The most important part of planning is understanding which tasks depend on which other tasks, and making sure that the people know when to expect tasks to be completed. This allows everyone to organize their own work days efficiently and helps avoid last minute emergencies..
I recently wrote about why I always do a dependency analysis at the start of a project. Understanding your dependencies will lead to better plans, no matter what method you use to do your planning or where your team members sit. If you only realize that you can’t start Task B until Task A is finished when someone on the team goes to start Task B, you’ve made a mistake no matter where everyone is located. The effect of that mistake is exacerbated by the fact that the person who needs to complete Task A works in a different time zone than the person who wanted to work on Task B, but it is always a mistake, and it has an impact even when the Task A person is in the same location as the Task B person and able to drop her other work to accommodate your poor planning.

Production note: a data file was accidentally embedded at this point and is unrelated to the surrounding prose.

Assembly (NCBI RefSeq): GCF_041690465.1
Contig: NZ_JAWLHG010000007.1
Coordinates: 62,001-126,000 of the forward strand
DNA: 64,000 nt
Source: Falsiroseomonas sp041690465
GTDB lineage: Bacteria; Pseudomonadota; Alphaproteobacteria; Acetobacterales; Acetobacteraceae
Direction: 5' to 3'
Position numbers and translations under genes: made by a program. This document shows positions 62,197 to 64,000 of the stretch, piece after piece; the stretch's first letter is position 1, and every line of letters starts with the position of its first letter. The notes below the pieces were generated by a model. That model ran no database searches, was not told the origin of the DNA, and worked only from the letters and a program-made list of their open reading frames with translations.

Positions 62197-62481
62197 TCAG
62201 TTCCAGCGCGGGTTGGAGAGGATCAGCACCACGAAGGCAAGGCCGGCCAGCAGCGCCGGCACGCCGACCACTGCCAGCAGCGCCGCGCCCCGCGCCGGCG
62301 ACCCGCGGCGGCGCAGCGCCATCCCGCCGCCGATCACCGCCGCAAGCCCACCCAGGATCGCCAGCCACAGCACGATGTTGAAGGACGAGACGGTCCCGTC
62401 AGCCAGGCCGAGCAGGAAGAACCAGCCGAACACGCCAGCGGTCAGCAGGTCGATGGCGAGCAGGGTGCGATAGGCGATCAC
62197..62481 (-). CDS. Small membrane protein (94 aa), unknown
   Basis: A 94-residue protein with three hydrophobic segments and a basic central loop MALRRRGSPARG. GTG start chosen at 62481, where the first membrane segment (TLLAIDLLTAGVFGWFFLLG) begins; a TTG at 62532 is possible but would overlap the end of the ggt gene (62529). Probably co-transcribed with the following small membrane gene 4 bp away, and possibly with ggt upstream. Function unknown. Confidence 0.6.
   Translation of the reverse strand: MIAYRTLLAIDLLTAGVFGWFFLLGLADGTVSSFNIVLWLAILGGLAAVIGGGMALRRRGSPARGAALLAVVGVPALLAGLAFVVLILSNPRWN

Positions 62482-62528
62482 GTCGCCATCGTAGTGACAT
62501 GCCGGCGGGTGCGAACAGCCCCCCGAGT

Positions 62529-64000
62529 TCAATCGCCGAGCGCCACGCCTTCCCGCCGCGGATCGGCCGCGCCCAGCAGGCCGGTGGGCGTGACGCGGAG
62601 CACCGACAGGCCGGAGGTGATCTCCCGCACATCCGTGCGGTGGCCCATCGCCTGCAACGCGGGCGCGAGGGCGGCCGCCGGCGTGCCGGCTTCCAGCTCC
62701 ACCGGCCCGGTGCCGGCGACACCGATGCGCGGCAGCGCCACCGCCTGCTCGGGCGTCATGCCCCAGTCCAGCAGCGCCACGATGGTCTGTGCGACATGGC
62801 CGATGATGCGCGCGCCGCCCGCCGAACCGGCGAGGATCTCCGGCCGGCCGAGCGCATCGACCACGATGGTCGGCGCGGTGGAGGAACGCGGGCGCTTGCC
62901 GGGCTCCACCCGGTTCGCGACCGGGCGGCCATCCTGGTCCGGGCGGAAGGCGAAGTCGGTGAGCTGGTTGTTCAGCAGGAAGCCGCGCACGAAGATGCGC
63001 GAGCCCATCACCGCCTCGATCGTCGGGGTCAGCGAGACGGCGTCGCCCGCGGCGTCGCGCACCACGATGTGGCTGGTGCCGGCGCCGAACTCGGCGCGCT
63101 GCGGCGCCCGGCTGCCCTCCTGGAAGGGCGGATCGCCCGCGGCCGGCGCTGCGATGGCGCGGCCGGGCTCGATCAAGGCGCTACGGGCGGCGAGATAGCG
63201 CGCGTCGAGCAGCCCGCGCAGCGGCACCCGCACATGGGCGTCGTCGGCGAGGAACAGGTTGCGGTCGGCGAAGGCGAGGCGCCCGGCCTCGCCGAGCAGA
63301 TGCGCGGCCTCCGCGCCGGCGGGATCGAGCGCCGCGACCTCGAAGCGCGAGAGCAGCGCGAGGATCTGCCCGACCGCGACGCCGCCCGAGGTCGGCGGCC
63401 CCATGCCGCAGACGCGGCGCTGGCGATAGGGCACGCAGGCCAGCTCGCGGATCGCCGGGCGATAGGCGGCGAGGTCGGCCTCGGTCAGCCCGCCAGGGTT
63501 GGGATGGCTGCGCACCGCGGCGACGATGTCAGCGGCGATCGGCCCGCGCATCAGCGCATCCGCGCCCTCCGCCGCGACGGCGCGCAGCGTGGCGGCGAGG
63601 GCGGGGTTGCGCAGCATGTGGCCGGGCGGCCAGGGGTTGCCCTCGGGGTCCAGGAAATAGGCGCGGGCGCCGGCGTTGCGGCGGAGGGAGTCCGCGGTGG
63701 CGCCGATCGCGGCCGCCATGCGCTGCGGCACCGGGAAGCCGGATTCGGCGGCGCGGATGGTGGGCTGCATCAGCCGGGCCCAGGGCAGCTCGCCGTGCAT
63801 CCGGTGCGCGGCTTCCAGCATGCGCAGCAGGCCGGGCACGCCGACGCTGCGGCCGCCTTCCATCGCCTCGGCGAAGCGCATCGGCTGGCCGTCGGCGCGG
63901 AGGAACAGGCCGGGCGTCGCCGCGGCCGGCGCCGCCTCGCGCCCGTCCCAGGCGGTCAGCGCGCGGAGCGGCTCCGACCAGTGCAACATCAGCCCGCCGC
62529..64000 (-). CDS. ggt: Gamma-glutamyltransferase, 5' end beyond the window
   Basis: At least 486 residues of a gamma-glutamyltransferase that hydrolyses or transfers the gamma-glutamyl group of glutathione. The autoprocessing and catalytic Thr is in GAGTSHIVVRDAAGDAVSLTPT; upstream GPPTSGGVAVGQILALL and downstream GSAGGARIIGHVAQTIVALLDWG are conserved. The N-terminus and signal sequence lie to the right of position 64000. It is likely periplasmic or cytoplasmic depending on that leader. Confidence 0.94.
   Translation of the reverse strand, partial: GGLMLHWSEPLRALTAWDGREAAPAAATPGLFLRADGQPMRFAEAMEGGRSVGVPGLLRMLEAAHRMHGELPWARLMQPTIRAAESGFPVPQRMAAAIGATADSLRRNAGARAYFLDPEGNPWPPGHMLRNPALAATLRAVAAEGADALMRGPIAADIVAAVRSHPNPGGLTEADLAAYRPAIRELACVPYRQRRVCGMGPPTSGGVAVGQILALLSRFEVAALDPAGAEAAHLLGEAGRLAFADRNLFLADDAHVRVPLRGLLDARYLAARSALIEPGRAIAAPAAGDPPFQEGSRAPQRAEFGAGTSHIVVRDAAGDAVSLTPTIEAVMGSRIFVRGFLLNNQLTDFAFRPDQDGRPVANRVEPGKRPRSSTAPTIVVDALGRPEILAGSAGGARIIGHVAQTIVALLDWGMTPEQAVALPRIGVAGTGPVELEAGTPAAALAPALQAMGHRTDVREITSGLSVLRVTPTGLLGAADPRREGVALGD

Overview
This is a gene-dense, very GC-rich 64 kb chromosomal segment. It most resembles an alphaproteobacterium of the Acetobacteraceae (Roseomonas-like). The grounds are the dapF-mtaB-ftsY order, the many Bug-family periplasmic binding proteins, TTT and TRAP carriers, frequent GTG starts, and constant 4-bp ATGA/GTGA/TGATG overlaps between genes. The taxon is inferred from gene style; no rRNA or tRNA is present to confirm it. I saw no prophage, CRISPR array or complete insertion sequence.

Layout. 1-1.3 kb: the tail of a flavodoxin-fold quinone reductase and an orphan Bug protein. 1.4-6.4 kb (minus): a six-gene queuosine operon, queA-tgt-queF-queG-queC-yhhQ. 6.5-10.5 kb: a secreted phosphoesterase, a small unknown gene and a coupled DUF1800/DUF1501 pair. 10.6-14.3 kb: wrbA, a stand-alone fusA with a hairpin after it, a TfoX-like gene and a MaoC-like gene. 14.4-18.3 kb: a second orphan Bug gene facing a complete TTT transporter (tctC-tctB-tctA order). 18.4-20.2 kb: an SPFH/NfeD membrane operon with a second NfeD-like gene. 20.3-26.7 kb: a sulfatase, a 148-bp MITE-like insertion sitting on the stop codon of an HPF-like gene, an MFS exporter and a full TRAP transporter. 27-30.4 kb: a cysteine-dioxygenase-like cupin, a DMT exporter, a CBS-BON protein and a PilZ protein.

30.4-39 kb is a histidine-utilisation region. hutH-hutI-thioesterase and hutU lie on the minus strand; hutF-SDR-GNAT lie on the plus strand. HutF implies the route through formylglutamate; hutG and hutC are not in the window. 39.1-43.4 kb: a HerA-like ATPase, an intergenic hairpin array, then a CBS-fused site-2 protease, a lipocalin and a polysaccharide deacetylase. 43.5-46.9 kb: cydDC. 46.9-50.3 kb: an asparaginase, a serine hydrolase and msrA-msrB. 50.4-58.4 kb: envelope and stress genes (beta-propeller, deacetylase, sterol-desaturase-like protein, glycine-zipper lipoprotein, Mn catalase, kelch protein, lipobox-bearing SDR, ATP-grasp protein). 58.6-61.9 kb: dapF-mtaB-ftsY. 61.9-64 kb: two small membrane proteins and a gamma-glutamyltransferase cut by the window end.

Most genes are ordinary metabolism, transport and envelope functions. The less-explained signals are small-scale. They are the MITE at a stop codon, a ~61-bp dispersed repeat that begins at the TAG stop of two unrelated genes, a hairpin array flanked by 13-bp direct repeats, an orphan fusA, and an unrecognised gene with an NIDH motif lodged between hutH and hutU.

Foresight in communication. If your communication plan is limited to “people ask when they need information” you may need to upgrade it to work effectively with a remote team… unless you are so good at planning that people are able to see what information they’ll need ahead of time, so that they can ask before the lack of information blocks them. I consider myself good at planning, but I’ve never considered myself to be that good. Therefore, I always try to make sure that crucial information is shared ahead of time.